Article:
Figure 1 - Concrete curb & gutter along edge of driveway
Although in many cases the curb and gutter are formed as one unit, as shown in Figure 1, each provides it own benefits, with some of the benefits overlapping.
Figure 2 - Using a twin drum roller to compact the driveway foundation layer
Figure 3 - Driveway foundation material being compacted without a curb
Figure 4 - Driveway foundation material being compacted with a curb
A properly constructed driveway foundation for an asphalt surfaced requires that the base be heavily compacted. This is usually done using mechanized rollers, as shown in Figure 2. If the foundation edges are not confined, it is difficult, if not impossible to compact the edges properly as the base wants to spread out as it is being compacted. By installing curbs, the base is confined and hence will compact properly.
Figure 3 shows weight being applied to the edge of the foundation layer to provide compaction. The red arrow shows the direction of the weight and the blue arrows show the direction of movement of the foundation materials.
Figure 4 shows the same compaction to the foundation layer and the resulting direction of earth movement if a curb is installed.
The exact same situation applies to the asphalt surface. It is necessary that the asphalt be compacted and if the edges of the asphalt are not confined the asphalt will spread out rather than being tightly compacted.
A driveway that has a well compacted foundation and asphalt surface layer is less likely to crack under the loads applied by the weight of vehicles driving over it.
Driveways must be sloped to provide drainage for rainwater. However, even a properly sloped driveway will have some rainwater running over the sides of the driveway and this coupled with rainwater landing on the landscaping adjacent to the driveway will have water penetrating the foundation layer.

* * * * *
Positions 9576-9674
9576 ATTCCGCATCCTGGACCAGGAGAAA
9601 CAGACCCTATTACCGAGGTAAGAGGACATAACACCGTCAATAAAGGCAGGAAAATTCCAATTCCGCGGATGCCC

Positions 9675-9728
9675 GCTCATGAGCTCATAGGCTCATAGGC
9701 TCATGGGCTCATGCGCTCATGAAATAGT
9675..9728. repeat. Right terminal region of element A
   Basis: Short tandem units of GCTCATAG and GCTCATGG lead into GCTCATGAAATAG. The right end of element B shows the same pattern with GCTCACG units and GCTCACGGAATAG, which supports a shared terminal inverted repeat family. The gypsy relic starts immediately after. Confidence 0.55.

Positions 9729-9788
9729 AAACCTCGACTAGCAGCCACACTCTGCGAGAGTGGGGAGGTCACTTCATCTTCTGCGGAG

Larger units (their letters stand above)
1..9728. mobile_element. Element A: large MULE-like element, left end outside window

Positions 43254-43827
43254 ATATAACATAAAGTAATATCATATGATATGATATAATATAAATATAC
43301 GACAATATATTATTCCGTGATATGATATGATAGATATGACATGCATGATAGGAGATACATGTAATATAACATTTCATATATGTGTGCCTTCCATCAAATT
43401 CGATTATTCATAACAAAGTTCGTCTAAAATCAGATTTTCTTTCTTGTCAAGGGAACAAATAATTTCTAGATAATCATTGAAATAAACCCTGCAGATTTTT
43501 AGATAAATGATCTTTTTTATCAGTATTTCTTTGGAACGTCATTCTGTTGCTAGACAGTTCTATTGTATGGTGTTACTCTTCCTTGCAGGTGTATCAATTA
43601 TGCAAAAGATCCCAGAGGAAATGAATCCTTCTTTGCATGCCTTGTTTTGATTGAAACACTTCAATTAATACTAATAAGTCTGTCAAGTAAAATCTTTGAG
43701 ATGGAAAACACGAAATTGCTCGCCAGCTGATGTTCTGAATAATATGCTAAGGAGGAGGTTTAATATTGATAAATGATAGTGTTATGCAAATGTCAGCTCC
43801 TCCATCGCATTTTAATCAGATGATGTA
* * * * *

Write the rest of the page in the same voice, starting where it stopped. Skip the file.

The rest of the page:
Curbs and gutters provide a channel and direction for rainwater and prevent the rainwater from penetrating and saturating the foundation layer.
Water causes foundations to heave, especially in geographic areas that are subjected to freezing temperatures. Water penetrating the asphalt surface layer causes potholes to form.
Additional information on the causes and repair of potholes.
The use of curbs and gutters protects the edge of the asphalt from damage due to vehicle loads. Vehicles driving and/or parking to close to the edge of an asphalt driveway will cause the edges to buckle under the weight.
The curb holds the asphalt pavement in place, even if a vehicle drives or parks on the edge of the asphalt surface. Secondarily, the gutter and/or curb define the surface of the driveway and as a general statement individuals will not drive as close to the edge of a driveway that has a curb.
In areas that are subjected to snowfall, curbs define a clear snow removal area, preventing damage to adjoining landscaping.
Landscaping on both sides of a driveway with curbs is better defined. Grass can be easily trimmed, mulch and other landscape fill materials will not end up on driveway surfaces.
Driveway lighting is somewhat protected from potential vehicle damage when placed on the landscape side of the curb, as the curb offers a physical barrier.
A driveway with curbs is cleaner and neater than a driveway which has no defining elements. This feature alone, makes a driveway with curbs much more visually appealing.
By adding a curb and/or gutter you will increase the ability for proper compaction of both the foundation and the surface layer of asphalt. You will be providing better drainage for the driveway. You will lessen possible damage to edges by vehicles.
This will dramatically extend the life of your asphalt driveway and increase the curb appeal of your home.